Turtles from America are spreading – North American freshwater turtles have arrived in Europe with the pet trade. Three species are now native to Baden-Württemberg. For local turtles, the immigrants could become a danger.
And these weren’t the first animal imperialists either. The next thing you know they’ll move up to house pet level and American German Shepards will start taking over.
That means ban. The only thing the German Green party does well. And they do it with vehemence. And constantly.
Germany to support EU plans for 2035 ban on new fossil-fuel cars, says environment minister – Germany plans to vote in support of a European Union package that would effectively ban the sale of new cars with combustion engines from 2035, said the environment minister on Tuesday.
“If the package includes what the Commission suggested, banning cars that emit carbon dioxide from 2035, then we will vote in support,” Environment Minister Steffi Lemke told broadcaster ZDF.
Finance Minister Christian Lindner (FDP) said at an event hosted by Germany’s BDI industry association last week that the German government would not agree to the plan.
Tesla Submits Application to Expand German Plant – Tesla has submitted an application to build on a further 100 hectares east of its plant in Germany, expanding the site’s area by a third, local newspaper rbb reported on Thursday, citing the local mayor.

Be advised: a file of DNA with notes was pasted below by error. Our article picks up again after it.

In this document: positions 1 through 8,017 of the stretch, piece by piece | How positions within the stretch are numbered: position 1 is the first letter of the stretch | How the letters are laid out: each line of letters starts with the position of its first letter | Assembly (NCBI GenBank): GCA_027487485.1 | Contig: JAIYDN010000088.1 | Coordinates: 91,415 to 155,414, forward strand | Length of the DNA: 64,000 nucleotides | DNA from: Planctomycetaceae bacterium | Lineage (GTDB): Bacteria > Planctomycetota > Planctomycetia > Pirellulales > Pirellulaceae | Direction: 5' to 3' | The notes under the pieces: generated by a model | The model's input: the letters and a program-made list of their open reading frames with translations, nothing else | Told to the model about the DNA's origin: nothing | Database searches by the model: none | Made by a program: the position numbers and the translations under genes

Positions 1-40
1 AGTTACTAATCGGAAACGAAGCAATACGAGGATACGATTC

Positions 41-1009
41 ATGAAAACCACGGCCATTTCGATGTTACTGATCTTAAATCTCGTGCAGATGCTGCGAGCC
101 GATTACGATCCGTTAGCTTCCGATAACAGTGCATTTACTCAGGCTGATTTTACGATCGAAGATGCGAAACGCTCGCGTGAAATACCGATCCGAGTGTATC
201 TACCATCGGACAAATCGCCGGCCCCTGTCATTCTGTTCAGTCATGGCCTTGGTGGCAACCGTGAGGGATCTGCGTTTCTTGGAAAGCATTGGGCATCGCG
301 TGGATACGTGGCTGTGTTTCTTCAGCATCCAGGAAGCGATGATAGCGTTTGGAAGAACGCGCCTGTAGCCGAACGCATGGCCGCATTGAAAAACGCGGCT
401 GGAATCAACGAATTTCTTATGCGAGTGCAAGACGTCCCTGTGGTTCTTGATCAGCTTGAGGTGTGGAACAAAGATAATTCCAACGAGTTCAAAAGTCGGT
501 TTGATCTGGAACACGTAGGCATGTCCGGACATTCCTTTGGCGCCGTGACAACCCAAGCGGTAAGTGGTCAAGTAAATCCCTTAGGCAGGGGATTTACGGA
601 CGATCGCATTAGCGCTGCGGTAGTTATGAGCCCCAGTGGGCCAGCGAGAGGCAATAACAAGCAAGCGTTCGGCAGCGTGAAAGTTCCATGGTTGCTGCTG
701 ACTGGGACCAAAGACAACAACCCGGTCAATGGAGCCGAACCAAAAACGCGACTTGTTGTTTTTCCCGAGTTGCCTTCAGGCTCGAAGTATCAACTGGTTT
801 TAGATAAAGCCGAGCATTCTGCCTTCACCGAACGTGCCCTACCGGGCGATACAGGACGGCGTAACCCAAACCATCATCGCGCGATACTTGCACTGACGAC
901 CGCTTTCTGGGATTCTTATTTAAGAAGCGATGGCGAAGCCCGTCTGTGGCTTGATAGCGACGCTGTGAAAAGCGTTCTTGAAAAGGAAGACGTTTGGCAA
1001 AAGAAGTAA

The electric carmaker, which already has 300 hectares of land for its auto factory and battery plant under construction, planned to build a freight station, logistics areas and parking spaces on the additional space, Gruenheide mayor Arne Christiani told RBB.
Please don’t let Green Germans in on this climate crisis fun fact. It would only hurt their feelings.
Green utopians bravely ignore two fundamental problems with renewables: They are unreliable, thus requiring 100% backup, and energy-dilute, not energy-dense (like nuclear power), requiring huge tracts of land, transmission lines, mining, etc. (Apocalypse Never, Michael Shellenberger).
Wildlife concerns blunt Germany’s green power efforts – Germany is expanding its power grid to aid the transition to renewable energies, but local residents in some areas are holding up the process over concerns about wildlife.
“The problem is that wind energy is produced largely in the north, while many needs, especially industrial ones, are in the south. This electricity must therefore be transported using new networks,” Dierk Bauknecht, an expert at the Oeko-Institut research centre, told AFP.
To meet these needs, the German government has launched more than one hundred new power line projects over the past few years spanning 12,000 kilometres, according to official figures from the economy ministry.
Tesla Giga Berlin: Minister still hopeful for 2021 launch despite final approval delay – Tesla Giga Berlin is still waiting for final environmental approval from Brandenburg’s State Office for the Environment (LfU). Despite this, the state’s Minister of Economics, Jörg Steinbach, remains hopeful that Tesla will produce its first vehicle in Giga Berlin by the end of this year.
Bureaucracy is the key. The key to stopping anything from ever getting done. And German bureaucracy is made in Germany, after all. There is a reputation to keep up.